Novosti (Croatia)

For other uses of the term, see Novosti.
Editor-in-chief Ivica Đikić
Categories Politics, current affairs
Frequency Weekly
Circulation 8,000
Publisher Serb National Council
First issue December 1999
Country Croatia
Based in Zagreb
Language Croatian, Serbian
ISSN 1845-8955

Novosti (Serbian Cyrillic: Новости, lit. The News) is a Croatian weekly magazine based in Zagreb. It is published by the Serb National Council (SNV), the main state-funded body concerned with promoting human rights and dealing with issues related to the ethnic identity and the participation of Serbs of Croatia in the Croatian society at large.[1] The organization was established in July 1997 in Zagreb, based on the provisions granting the right to self-government for Serbs in Croatia as set in the Erdut Agreement.[1]

The magazine, billed as an "independent Serb weekly" (samostalni srpski tjednik), describes its editorial policy as being primarily concerned with covering general news and publishing "critical writing about all the relevant political, social and cultural developments in Croatia". It also deals with issues related to the Serb community in Croatia and the development of civil society.[2]

The Novosti weekly was originally launched by SNV in December 1999 in broadsheet format as a weekly publication primarily concerned with minority politics related to Serbs of Croatia.[2] Since its first issue the magazine adopted a policy of linguistic pluralism and featured articles written in both Croatian and Serbian languages, and offered a mix of sections printed in Latin and Cyrillic scripts.[3] However, its circulation was limited to subscribers and was not widely available in newsstands for the first ten years of its existence.[4]

In late 2009 the magazine underwent an extensive makeover in an effort to transform it into a weekly magazine which would also appeal to the mainstream public, with more space dedicated to commentary pieces and coverage of nationally significant political and cultural events, as well as investigative journalism.[3] To that extent, the magazine hired a number of prominent columnists and intellectuals as commentators, including Viktor Ivančić (formerly of Feral Tribune), Boris Dežulović, Vladimir Arsenijević, Tomislav Jakić and Igor Mandić, and was for the first time made available for purchase at newsstands.[3]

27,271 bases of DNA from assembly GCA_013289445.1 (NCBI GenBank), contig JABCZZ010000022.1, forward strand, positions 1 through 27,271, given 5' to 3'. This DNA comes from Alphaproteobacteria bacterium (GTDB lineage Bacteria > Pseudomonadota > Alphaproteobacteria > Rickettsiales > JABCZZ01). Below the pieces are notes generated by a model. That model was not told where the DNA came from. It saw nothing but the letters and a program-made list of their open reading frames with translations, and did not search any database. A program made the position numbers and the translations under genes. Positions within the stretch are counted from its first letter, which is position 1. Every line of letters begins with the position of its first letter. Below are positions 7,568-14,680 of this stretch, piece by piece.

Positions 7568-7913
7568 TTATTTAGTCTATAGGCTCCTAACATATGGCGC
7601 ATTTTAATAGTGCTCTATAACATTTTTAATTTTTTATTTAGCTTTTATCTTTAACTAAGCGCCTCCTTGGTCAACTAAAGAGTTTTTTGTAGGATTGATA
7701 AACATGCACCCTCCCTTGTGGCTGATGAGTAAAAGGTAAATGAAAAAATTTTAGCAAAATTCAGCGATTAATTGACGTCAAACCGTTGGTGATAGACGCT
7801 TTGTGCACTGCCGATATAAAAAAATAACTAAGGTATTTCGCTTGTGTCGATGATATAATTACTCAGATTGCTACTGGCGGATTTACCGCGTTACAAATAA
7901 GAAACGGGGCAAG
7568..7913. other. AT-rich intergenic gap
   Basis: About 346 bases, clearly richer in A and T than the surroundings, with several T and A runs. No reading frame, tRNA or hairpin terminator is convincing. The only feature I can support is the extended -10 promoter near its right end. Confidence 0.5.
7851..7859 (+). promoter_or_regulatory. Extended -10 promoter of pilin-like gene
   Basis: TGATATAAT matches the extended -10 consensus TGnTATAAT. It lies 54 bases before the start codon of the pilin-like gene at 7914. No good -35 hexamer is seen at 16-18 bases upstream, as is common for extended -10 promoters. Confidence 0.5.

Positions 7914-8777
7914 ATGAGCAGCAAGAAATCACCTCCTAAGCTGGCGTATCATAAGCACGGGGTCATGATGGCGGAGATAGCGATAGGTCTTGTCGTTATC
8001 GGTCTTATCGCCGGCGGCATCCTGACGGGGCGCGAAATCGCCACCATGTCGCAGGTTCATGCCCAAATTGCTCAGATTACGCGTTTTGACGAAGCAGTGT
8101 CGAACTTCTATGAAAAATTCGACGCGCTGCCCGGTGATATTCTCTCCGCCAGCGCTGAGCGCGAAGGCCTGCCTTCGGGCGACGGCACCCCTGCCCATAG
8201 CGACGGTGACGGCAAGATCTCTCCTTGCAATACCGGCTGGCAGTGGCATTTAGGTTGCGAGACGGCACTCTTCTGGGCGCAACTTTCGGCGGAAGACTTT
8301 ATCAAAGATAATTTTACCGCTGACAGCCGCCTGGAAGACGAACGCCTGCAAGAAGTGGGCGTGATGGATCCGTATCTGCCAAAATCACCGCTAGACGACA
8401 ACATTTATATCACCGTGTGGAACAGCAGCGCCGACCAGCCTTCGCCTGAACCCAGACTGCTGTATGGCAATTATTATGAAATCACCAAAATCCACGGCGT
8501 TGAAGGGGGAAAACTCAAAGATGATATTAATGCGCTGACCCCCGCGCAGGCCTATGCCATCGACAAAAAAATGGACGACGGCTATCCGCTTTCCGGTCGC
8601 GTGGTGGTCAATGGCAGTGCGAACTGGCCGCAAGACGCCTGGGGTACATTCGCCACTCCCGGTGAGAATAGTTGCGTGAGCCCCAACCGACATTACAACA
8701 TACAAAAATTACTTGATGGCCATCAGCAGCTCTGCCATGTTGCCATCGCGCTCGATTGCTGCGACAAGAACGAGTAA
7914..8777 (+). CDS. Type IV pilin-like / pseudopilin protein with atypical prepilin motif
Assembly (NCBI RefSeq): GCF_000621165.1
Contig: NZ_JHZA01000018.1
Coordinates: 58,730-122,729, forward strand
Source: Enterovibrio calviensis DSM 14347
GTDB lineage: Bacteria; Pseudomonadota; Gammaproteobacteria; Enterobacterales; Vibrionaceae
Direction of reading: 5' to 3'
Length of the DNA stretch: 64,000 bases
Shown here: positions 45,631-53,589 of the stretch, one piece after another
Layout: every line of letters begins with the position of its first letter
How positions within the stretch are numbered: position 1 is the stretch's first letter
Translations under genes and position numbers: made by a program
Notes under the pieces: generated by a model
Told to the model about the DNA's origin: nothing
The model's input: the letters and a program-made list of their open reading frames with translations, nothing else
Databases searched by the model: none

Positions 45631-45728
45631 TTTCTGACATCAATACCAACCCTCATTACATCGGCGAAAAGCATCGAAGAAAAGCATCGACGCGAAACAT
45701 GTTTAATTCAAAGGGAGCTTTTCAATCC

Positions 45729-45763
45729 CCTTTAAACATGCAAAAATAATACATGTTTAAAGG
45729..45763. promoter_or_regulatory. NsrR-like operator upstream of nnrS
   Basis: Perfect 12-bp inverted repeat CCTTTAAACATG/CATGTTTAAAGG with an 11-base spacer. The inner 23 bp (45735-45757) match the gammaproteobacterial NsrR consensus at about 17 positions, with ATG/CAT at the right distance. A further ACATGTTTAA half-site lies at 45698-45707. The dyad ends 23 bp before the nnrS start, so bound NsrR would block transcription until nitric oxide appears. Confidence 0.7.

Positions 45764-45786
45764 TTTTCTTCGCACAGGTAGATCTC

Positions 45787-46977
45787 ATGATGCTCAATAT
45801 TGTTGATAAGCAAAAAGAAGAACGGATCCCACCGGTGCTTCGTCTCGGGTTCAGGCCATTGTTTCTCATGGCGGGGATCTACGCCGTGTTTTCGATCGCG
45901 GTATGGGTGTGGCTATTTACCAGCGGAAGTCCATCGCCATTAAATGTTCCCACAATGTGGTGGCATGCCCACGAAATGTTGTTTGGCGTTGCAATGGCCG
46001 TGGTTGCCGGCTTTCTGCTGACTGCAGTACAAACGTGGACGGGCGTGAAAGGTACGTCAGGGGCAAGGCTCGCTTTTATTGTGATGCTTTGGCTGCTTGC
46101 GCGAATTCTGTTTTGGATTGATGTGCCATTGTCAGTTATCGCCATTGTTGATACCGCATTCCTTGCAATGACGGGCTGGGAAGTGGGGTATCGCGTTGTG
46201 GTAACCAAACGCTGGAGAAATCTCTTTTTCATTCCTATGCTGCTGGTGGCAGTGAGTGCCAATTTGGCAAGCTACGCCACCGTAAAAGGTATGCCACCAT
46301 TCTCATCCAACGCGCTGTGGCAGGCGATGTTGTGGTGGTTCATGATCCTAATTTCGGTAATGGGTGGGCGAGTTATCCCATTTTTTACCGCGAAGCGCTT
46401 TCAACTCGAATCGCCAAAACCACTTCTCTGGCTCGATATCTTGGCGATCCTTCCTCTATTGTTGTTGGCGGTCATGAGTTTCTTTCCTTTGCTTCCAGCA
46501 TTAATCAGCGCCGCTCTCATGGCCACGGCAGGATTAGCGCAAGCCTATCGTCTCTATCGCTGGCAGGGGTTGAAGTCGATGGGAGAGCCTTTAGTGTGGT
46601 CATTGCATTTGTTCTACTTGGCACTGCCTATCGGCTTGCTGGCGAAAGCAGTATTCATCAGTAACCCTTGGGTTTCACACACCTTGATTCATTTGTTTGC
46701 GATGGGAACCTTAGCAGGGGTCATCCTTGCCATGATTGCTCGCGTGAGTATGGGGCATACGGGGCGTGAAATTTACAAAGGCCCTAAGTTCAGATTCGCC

As of December 2009 its circulation is 8,000.[4] Its editor-in-chief is Ivica Đikić, formerly of Novi list daily.


Magazine is known for nonobjectivity, offensiveness and occasional mockery of Croatian symbols. On 23 September 2010, during military exercise above Slunj, two fighter aircraft type MiG-21 of Croatian Air Force and Air Defence have fallen down due to technical failure. Not long after incident, Novosti published edition on whose front page was written: "Obadva, obadva su pala!" ("Both of two, both of two have fallen!"), which is mocking with legendary phrase of Croatian soldiers after shooting down of Serbian military aircraft during Serbian attack on Croatian town Šibenik in the Croatian War of Independence.[5] On 7 August 2015, few days after military parade in Zagreb on which were presented newly acquired howitzer PzH 2000, Novosti published article in which was mocked text of Croatian anthem.[6] By this criminal act, magazin withal broke the Law on coat of arms, flag and anthem of the Republic of Croatia and flag and sash of the President of the Republic of Croatia.



  1. 1 2 "About SNV". Serb National Council. Retrieved 30 January 2011.
  2. 1 2 "O Novostima". Novosti (in Croatian). Retrieved 30 January 2011.
  3. 1 2 3 "Srpski tjednik Novosti od početka prosinca na kioscima". Internet Monitor (in Croatian). 17 November 2009. Retrieved 30 January 2011.
  4. 1 2 "Srpske "Novosti" od prosinca u slobodnoj prodaji na hrvatskim kioscima". (in Croatian). 17 November 2009. Retrieved 30 January 2011.
  5. "Tjednik srpske manjine o nesreći hrvatskih MiG-ova: "Oba su pala"". Hrvatski Tjednik. Retrieved 13 August 2015.
  6. "PUPOVČEVE NOVOSTI BRUTALNO ISPRDALE HRVATSKU HIMNU: 'Lijepa naša haubico'". Retrieved 13 August 2015.
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